72945 - Real-Time Systems M

Course Unit Page

SDGs

This teaching activity contributes to the achievement of the Sustainable Development Goals of the UN 2030 Agenda.

Quality education Industry, innovation and infrastructure

Academic Year 2021/2022

Learning outcomes

The course aims to provide a rational view of the main issues involved in the design of real-time systems, emphasizing peculiar principles, implementation strategies, supporting environments and performance evaluation methods.

Course contents

An introduction to real-time systems: peculiar features and typical application domains. Hard vs. soft real-time tasks. Temporal parameters and reference models for periodic, sporadic and aperiodic tasks. Real-time scheduling approaches: the clock-driven approach and the priority-driven approach. Algorithms for scheduling hard real-time periodic/sporadic tasks: RM, DM, EDF and LSTF. Server-based strategies for optimizing the response time of soft real-time aperiodic tasks: polling server, deferrable server, priority exchange server, sporadic server, constant utilization server, total bandwidth server. Shared resources access protocols: priority inheritance protocol, priority-ceiling protocol, immediate priority-ceiling protocol, stack resource policy. Pre-run-time schedulability analysis of systems that schedule tasks using static or dynamic priorities: processor-utilization analysis, response-time analysis, processor-demand analysis. Exemplification of theoretical and methodological issues with reference to design patterns typical of the industrial automation application domain.

Readings/Bibliography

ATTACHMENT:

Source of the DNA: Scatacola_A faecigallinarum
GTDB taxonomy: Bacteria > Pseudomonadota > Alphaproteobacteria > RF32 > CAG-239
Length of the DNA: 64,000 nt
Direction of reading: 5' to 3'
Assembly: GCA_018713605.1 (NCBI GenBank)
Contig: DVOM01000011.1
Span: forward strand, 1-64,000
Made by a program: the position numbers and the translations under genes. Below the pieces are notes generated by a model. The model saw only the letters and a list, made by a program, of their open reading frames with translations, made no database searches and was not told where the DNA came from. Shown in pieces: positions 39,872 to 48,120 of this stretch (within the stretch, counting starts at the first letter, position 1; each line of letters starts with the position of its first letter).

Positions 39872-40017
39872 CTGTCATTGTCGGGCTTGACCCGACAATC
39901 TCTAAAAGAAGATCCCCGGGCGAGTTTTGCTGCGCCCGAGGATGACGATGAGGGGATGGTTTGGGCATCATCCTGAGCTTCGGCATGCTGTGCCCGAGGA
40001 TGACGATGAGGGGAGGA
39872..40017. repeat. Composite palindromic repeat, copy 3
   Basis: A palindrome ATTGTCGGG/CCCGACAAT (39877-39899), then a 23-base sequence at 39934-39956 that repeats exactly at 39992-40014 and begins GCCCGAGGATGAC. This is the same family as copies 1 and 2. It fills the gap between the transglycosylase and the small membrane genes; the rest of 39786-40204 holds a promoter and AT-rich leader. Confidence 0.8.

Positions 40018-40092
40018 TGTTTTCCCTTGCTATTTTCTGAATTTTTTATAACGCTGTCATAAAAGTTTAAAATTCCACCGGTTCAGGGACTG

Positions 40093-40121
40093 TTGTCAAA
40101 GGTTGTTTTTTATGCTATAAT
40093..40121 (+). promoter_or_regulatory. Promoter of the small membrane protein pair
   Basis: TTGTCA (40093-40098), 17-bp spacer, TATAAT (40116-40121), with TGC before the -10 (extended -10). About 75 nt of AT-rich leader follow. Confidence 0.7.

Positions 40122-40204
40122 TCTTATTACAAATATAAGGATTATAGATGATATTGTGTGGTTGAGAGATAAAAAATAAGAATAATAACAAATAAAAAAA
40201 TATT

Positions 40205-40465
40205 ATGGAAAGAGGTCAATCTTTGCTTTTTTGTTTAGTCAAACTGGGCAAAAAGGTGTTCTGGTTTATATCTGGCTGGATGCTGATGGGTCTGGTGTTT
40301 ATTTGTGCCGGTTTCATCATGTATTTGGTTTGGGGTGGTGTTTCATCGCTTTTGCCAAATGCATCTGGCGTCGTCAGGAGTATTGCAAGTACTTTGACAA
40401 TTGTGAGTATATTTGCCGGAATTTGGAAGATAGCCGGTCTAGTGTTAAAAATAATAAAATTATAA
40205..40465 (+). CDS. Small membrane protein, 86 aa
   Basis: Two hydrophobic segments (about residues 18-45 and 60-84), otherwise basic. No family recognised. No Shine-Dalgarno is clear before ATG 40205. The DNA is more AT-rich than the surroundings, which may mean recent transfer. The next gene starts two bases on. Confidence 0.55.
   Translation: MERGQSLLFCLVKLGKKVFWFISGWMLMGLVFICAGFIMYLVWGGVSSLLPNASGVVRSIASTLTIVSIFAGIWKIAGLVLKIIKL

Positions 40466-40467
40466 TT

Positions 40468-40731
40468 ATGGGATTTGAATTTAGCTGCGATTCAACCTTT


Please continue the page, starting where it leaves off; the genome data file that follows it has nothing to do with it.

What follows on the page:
1. J. W. S. LIU: 'REAL-TIME SYSTEMS', PRENTICE HALL, 2000.

2. J. COOLING: 'SOFTWARE ENGINEERING FOR REAL-TIME SYSTEMS', ADDISON WESLEY, 2003.

3. G. C. BUTTAZZO: 'HARD REAL-TIME COMPUTING SYSTEMS', Third Edition, SPRINGER, 2011.

Teaching methods

Powerpoint slides (whose PDF printouts are available from the course's WEB site before lectures) are projected and discussed during class hours, thus avoiding Students the burden of taking notes all the time, letting them focus on the discussed concepts.
Exercises are continuously interleaved with theoretical concepts and immediately discussed.

Autonomous laboratory activities are also welcome and promoted by suggesting ideas and possible case studies.

Assessment methods

The examination aims to assess the achievement of the following learning objectives:
• thorough knowledge, from both the algorithmic and implementation viewpoints, of the best-performing scheduling strategies of periodic and sporadic hard real-time tasks;
• thorough knowledge of protocols for accessing shared resources in real-time systems;
• in depth ability to exploit the most efficient criteria and the most effective methodologies in order to a priori ascertain the schedulability of multi-tasking real-time applications.
The exam consists of a written test lasting four hours, in which the Student can freely refer to any educational material deemed appropriate in order to identify a correct solution to the proposed design problems.

Teaching tools

A copy of the slides presented and discussed during the lectures, a guide to the laboratory activities, a compendium of exercises and projects proposed in recent written exams, are published on the course's WEB site.

Office hours

See the website of Eugenio Faldella